Sparky Anderson, one of the great managers of his generation, died today at his home in California. He was 76, and had been suffering through complications caused by dementia. He was, by most accounts, one of the genuinely good men in baseball. According to the obituary in the Detroit Free Press:
On trips to New York, he didn’t eat breakfast at the Tigers’ fancy hotel. He’d go across the street to Howard Johnson, where he would address his waiter by name as a friend. In countless such gestures, he succeeded in a mission he once imparted to his Hall of Fame catcher in Cincinnati, Johnny Bench: “As long as you remember where you are from, you will always know where you are going.”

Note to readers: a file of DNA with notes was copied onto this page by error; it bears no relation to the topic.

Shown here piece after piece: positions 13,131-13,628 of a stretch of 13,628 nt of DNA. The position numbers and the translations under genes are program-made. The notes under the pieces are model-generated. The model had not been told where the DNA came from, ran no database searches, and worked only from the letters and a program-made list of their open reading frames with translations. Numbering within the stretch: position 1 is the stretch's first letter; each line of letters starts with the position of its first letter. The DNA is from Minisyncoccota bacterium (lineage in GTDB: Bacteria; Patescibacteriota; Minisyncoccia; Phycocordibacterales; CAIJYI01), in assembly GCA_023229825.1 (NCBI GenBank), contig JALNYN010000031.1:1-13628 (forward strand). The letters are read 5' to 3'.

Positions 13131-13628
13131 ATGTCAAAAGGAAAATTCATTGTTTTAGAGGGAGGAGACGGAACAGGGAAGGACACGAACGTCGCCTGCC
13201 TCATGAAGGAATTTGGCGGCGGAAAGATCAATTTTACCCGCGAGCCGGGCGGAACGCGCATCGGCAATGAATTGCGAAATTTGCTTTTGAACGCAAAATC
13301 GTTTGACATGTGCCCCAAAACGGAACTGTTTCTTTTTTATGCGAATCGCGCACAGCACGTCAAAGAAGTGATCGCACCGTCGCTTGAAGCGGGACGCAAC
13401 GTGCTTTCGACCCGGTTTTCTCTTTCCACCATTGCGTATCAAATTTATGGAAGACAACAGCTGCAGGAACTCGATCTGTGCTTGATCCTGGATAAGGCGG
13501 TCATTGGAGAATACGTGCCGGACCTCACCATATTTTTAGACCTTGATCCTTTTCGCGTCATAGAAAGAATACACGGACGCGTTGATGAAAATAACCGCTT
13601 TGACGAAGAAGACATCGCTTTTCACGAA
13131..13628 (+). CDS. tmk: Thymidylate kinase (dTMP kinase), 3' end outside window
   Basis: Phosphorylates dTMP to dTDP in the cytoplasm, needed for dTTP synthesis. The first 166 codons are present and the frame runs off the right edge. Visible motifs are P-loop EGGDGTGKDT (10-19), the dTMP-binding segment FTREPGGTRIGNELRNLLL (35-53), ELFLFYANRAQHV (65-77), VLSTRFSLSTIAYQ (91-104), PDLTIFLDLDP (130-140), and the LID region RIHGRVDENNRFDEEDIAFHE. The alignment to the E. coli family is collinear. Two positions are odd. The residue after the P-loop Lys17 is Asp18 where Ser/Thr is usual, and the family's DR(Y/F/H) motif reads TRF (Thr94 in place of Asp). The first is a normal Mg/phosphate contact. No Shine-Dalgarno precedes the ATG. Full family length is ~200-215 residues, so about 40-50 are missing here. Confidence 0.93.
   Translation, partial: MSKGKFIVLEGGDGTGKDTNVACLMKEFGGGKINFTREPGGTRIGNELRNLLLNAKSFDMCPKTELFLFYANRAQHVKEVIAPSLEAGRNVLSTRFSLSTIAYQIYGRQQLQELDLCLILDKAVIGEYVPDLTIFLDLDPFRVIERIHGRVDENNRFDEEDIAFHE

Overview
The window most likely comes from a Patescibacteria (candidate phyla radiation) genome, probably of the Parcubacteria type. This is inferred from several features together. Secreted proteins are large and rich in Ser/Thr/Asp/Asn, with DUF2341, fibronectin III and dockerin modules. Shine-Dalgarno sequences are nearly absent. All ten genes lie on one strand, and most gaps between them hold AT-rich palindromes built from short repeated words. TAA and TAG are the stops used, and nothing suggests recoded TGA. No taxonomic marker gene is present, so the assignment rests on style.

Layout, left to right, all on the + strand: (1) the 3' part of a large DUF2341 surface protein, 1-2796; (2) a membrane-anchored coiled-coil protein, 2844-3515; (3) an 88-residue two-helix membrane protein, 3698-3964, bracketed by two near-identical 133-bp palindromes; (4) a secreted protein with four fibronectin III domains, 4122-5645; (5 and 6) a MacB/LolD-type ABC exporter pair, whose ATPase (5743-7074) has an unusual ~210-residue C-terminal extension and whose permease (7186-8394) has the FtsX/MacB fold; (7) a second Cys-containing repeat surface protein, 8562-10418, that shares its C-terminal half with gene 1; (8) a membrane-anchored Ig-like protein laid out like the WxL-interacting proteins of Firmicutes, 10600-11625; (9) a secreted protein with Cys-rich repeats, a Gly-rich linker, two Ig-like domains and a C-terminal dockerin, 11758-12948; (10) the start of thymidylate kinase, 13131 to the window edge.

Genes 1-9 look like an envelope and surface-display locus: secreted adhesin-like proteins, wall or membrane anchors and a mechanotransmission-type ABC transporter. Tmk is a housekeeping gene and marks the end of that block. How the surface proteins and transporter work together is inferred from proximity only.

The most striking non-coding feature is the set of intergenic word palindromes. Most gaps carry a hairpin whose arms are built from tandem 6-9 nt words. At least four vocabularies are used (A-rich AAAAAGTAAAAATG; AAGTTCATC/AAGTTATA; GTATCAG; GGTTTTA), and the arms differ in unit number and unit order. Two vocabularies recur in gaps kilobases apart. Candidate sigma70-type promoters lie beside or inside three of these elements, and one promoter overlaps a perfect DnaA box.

Commissioner Bud Selig released this statement.
“I am truly saddened by the loss of Sparky Anderson. I have lost and all of Baseball has lost a dear friend. Sparky was a gentleman, a great baseball man and a superb ambassador for the game. Sparky won three World Series Championships with the Cincinnati Reds and the Detroit Tigers, leading several of the best teams of the last 40 years and holding the most wins as manager for both tradition-rich franchises.
“I recall with great fondness the many hours we would spend together when his Tigers came to Milwaukee. Sparky was a loyal friend, and whenever I would be dealing with difficult situations as Commissioner, he would lift my spirits, telling me to keep my head up and that I was doing the right thing.
“On behalf of our game, I send my deepest condolences to Sparky’s wife, Carol, his three children, his nine grandchildren, and to all of his fans in Cincinnati, Detroit and throughout Baseball who were touched by this great man.”
Associated Press photo